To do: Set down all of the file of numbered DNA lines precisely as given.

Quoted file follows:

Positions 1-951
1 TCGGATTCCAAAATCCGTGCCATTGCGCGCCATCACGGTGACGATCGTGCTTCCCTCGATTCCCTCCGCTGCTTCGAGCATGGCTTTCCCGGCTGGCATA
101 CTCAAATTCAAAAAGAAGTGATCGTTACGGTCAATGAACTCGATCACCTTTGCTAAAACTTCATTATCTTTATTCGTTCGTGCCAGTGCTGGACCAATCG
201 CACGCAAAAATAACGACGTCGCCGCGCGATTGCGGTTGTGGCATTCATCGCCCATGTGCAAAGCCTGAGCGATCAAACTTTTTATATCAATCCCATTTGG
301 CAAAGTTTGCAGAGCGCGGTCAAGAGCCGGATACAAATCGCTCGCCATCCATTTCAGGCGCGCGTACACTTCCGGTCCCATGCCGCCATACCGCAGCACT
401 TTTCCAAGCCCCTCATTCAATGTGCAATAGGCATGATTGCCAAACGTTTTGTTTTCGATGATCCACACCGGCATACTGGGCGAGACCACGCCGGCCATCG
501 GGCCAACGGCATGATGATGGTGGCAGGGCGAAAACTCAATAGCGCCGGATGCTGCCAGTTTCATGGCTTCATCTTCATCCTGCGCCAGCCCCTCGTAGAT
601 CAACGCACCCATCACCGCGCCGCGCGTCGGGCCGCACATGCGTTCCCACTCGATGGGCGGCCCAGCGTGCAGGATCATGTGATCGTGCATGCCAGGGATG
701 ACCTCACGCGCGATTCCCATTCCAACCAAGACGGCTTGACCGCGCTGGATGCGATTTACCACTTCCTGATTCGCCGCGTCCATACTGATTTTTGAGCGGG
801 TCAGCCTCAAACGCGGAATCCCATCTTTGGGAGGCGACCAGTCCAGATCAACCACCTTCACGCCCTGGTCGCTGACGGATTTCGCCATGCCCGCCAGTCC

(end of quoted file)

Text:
Positions 1-951
1 TCGGATTCCAAAATCCGTGCCATTGCGCGCCATCACGGTGACGATCGTGCTTCCCTCGATTCCCTCCGCTGCTTCGAGCATGGCTTTCCCGGCTGGCATA
101 CTCAAATTCAAAAAGAAGTGATCGTTACGGTCAATGAACTCGATCACCTTTGCTAAAACTTCATTATCTTTATTCGTTCGTGCCAGTGCTGGACCAATCG
201 CACGCAAAAATAACGACGTCGCCGCGCGATTGCGGTTGTGGCATTCATCGCCCATGTGCAAAGCCTGAGCGATCAAACTTTTTATATCAATCCCATTTGG
301 CAAAGTTTGCAGAGCGCGGTCAAGAGCCGGATACAAATCGCTCGCCATCCATTTCAGGCGCGCGTACACTTCCGGTCCCATGCCGCCATACCGCAGCACT
401 TTTCCAAGCCCCTCATTCAATGTGCAATAGGCATGATTGCCAAACGTTTTGTTTTCGATGATCCACACCGGCATACTGGGCGAGACCACGCCGGCCATCG
501 GGCCAACGGCATGATGATGGTGGCAGGGCGAAAACTCAATAGCGCCGGATGCTGCCAGTTTCATGGCTTCATCTTCATCCTGCGCCAGCCCCTCGTAGAT
601 CAACGCACCCATCACCGCGCCGCGCGTCGGGCCGCACATGCGTTCCCACTCGATGGGCGGCCCAGCGTGCAGGATCATGTGATCGTGCATGCCAGGGATG
701 ACCTCACGCGCGATTCCCATTCCAACCAAGACGGCTTGACCGCGCTGGATGCGATTTACCACTTCCTGATTCGCCGCGTCCATACTGATTTTTGAGCGGG
801 TCAGCCTCAAACGCGGAATCCCATCTTTGGGAGGCGACCAGTCCAGATCAACCACCTTCACGCCCTGGTCGCTGACGGATTTCGCCATGCCCGCCAGTCC